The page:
By the CUJ
MISSION – The Board of Trustees (BOT) for the Confederated Tribes of the Umatilla Indian Reservation (CTUIR) on Wednesday, May 13, told Executive Director Ted Wright to begin recruitment for an individual to work under his supervision as a Deputy Executive Director (DED).
The exact duties of the DED were not fully flushed out during the BOT work session, but it’s safe to say the new position will help Wright manage some of the more than 400 tribal government employees who currently work in 17 different departments.
The job will first be advertised to members of the CTUIR. If a CTUIR member does not apply, it will be opened to other Native Americans and then to non-Indians. Veterans will receive preferential status as well.
The BOT, which supervises the Executive Director, discussed at length whether or not it should also supervise the DED.
By the end of the two-hour meeting, the Board decided by consensus that Wright should manage his assistant.
The last Deputy Executive Director, Deb Croswell, actually split duties with the former Executive Director, Dave Tovey, and both were answerable to the Board of Trustees. But that was a different situation. The DED – Croswell – was hired in 2011 to manage certain departments so Tovey could avoid violating the Tribes’ rules against nepotism in supervising his brother, Bill, director of the Department of Economic and Community Development.
After Dave Tovey resigned as Executive Director in February of 2017, Croswell was named Interim ED and stayed on in that position for seven months even after a previous Board eliminated her position of Deputy ED, a job she had held – in two different stints – for more than a dozen years.
Croswell left in December and took a position with Cayuse Technologies and was recently promoted to an executive position.
Wright told the Board that the duties between the ED and DED will be parsed out after an organizational assessment is completed with the consulting firm of Moss-Adams, which was hired last year to perform an in-depth analysis of the Tribes’ government operations, including its structure.
“Until that work is done we won’t know how to split the work up, but that person could work side by side with me and the Executive Management Team to figure it out,” Wright said. “There may be restructuring here and there and right now we can’t just say who will be under me and who will be under the Deputy ED. But it will be a huge advantage to have that person on board while we work that out.”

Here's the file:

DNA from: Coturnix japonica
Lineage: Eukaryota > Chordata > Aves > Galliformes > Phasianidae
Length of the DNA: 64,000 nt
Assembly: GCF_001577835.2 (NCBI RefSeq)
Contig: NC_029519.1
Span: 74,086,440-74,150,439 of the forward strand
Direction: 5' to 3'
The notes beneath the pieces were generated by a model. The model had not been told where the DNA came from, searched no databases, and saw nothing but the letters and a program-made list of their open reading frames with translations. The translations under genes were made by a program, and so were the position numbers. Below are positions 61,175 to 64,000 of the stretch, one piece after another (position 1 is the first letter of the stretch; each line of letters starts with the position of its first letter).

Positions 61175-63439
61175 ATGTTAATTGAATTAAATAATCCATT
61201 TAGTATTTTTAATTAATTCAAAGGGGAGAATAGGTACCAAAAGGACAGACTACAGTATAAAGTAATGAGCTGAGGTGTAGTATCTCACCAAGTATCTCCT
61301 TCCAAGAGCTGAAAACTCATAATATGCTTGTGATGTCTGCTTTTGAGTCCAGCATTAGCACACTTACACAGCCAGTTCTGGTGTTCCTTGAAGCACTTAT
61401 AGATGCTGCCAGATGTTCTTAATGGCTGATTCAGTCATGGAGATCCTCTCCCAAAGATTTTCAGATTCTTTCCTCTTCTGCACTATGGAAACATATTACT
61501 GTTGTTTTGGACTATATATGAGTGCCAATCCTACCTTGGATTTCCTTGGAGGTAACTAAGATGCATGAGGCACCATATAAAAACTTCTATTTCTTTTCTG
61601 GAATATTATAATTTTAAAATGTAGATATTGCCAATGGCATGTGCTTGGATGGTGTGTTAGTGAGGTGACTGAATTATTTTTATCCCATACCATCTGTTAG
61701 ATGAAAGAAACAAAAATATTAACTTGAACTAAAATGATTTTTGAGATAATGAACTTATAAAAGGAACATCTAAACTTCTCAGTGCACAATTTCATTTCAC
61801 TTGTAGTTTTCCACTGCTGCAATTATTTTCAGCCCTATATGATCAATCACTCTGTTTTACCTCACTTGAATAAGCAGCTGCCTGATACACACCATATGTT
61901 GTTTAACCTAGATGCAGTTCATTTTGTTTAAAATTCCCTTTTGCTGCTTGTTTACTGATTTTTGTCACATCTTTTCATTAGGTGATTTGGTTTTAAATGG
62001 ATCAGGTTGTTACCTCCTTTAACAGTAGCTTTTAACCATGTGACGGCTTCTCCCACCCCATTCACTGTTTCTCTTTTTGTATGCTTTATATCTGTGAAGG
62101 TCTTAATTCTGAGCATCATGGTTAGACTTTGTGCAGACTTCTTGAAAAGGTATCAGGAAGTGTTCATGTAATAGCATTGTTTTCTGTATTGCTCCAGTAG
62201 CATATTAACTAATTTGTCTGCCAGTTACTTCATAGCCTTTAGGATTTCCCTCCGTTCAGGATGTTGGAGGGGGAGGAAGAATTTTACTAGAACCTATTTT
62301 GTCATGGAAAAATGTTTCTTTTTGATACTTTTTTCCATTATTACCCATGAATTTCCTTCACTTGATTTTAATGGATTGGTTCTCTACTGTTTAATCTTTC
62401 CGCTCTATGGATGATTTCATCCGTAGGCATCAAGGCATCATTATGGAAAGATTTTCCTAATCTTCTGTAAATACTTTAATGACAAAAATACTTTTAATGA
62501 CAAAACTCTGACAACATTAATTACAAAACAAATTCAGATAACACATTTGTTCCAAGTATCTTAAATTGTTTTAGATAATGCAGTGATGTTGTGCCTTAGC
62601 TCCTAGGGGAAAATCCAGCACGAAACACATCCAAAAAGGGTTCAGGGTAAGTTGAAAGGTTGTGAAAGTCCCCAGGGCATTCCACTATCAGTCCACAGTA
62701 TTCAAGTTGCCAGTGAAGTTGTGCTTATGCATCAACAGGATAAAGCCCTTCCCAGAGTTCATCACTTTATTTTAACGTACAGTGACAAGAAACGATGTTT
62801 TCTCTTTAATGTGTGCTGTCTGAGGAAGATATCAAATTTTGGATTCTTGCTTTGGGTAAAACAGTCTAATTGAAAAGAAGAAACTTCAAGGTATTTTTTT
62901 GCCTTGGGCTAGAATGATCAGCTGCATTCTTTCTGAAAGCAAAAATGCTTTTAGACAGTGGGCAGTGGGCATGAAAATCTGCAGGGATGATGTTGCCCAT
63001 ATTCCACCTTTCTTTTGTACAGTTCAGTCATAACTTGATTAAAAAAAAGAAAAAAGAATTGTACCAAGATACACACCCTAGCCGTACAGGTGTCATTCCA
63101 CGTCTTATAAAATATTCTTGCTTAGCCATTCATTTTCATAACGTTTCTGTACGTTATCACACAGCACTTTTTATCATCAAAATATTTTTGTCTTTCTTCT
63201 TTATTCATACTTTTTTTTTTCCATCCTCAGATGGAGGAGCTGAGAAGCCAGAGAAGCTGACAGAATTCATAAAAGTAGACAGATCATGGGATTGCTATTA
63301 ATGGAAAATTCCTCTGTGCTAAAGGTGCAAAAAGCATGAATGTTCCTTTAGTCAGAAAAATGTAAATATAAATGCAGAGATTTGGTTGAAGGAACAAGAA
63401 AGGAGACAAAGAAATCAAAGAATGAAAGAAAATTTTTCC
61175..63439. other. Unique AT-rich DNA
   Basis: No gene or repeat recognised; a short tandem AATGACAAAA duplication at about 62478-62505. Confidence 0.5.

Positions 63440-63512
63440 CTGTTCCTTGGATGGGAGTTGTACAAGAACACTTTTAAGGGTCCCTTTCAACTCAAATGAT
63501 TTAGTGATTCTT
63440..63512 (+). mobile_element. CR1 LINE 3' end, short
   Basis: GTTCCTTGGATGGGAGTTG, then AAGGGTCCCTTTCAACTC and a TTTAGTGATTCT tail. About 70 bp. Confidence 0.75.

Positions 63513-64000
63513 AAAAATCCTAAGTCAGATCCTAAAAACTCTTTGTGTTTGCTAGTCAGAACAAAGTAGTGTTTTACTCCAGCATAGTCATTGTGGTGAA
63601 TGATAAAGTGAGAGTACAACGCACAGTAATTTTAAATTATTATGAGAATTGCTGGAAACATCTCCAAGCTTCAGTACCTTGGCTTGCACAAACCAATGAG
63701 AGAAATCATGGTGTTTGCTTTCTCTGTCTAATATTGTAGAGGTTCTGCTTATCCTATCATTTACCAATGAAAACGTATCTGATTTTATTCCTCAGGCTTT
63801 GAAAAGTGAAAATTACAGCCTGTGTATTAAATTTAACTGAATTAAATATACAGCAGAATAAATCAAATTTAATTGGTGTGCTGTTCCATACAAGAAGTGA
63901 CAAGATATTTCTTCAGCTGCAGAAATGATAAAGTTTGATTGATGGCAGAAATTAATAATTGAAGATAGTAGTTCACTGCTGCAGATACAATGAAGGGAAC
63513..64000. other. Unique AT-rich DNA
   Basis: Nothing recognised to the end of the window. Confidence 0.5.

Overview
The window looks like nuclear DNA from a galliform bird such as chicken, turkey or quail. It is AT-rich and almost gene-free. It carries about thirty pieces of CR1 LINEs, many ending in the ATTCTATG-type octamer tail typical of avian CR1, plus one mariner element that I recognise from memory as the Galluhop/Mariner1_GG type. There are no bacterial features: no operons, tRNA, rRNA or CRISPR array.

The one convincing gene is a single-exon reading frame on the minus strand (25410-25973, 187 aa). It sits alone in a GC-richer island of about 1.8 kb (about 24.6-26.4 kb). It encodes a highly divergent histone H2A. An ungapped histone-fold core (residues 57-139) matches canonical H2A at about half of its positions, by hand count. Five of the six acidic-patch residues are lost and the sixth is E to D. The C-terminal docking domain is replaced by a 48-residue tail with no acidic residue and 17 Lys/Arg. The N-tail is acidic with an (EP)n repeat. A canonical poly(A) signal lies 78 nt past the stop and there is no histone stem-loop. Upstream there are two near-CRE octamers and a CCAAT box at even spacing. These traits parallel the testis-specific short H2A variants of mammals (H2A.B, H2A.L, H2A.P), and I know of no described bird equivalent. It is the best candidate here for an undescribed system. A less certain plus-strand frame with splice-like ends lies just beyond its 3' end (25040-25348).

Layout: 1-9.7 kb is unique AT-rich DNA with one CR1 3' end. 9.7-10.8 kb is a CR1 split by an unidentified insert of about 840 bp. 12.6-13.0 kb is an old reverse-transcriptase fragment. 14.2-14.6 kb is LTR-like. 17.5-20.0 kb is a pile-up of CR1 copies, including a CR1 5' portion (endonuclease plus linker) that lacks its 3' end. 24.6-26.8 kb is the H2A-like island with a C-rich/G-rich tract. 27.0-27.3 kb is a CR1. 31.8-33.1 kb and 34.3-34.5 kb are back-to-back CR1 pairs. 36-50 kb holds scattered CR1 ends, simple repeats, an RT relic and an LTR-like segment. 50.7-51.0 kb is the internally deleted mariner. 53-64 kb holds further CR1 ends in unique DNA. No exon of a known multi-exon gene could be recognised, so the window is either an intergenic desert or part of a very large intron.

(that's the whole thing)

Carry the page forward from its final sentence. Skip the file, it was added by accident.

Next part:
BOT Vice Chair Jeremy Wolf said it will be advantageous to have two top managers so that when one is working directly with the Board the other can deal with government operations. As it is now, Wright is often answering e-mails and signing documents during BOT work sessions, unable to pay full attention at meetings, Wolf said, calling that a “shortcoming of government operations.”
At one point in the meeting, BOT members appeared to be split. Half wanted to discuss the pros-and-cons of leaving both the ED and DED under supervision of the Board, and half wanted to leave the deputy under the supervision of the Executive Director.
That’s when Armand Minthorn made his first statement of the day.
“What Ted presented in part is to help the Executive Director’s office. What the last Boards done, that’s all done,” Minthorn said. “What we’re dealing with now is how to continue to move forward. Yes, we can learn from the past what has happened before, mistakes, etc., etc., that can help guide us, guide anybody really. What’s important is that this is to me cut-and-dry. Move forward with this position so we can go forward to continue to focus on our priorities and issues and accomplishments with the Deputy under the Executive Director.”
At that point the numbers shifted with General Council Chair Lindsey Watchman adding his nod to moving forward with the ED supervising the Deputy ED.
However, Chair Kat Brigham made it clear to Wright that all BOT concerns should be addressed.
“We want to know what each of you will be responsible for so we can respond to questions,” Brigham said. “We want to have a clear understanding of who the Deputy is assigned to.”
Vice Chair Wolf was mindful that although the Deputy will be in a subordinate position, he or she will take on the top management role when the Executive Director is absent.
“That’s when the rubber hits the road,” Wolf said. “If Ted goes to an outside entity that’s when that person steps in.”
That kind of information, Wolf said, needs to be spelled out in the Tribes’ Executive Management Policy. In certain instances, Wolf said, the Deputy Executive Director may need to be supervised by the Board of Trustees.
The hiring process is expected to take at least six to eight weeks and likely much longer.